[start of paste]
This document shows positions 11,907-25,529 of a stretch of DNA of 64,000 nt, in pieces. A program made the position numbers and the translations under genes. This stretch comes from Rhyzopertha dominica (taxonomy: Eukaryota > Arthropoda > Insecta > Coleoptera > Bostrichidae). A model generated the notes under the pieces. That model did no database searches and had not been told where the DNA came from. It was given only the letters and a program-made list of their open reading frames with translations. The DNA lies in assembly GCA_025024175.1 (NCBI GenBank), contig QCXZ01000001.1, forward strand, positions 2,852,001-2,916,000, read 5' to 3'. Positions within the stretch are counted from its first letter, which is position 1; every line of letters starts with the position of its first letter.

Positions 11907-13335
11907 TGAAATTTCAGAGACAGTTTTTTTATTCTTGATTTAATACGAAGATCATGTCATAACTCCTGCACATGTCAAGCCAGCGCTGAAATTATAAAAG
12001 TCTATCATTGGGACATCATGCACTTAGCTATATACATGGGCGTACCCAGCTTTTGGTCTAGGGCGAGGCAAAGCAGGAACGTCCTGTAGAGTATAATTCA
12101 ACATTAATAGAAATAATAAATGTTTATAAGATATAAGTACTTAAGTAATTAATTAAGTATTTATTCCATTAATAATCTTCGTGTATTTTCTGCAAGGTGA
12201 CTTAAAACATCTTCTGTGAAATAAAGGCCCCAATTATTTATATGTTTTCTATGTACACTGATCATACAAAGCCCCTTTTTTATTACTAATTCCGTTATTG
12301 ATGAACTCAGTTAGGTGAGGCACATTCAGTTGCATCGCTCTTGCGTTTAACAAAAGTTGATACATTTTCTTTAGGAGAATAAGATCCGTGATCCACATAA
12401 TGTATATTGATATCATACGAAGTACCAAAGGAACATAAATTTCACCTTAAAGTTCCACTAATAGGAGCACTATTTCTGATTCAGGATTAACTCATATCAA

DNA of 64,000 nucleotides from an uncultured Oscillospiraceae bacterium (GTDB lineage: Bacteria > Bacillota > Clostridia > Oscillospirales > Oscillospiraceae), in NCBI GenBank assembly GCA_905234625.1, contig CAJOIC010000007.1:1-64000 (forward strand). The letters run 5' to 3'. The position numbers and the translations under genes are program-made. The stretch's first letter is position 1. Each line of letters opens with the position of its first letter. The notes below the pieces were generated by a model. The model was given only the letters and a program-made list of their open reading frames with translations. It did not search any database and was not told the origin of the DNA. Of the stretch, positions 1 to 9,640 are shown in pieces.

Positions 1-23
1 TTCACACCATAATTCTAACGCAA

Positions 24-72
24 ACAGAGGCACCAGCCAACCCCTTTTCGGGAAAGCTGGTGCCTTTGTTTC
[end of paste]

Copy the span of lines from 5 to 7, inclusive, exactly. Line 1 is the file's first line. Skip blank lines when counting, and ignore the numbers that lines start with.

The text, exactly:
12101 ACATTAATAGAAATAATAAATGTTTATAAGATATAAGTACTTAAGTAATTAATTAAGTATTTATTCCATTAATAATCTTCGTGTATTTTCTGCAAGGTGA
12201 CTTAAAACATCTTCTGTGAAATAAAGGCCCCAATTATTTATATGTTTTCTATGTACACTGATCATACAAAGCCCCTTTTTTATTACTAATTCCGTTATTG
12301 ATGAACTCAGTTAGGTGAGGCACATTCAGTTGCATCGCTCTTGCGTTTAACAAAAGTTGATACATTTTCTTTAGGAGAATAAGATCCGTGATCCACATAA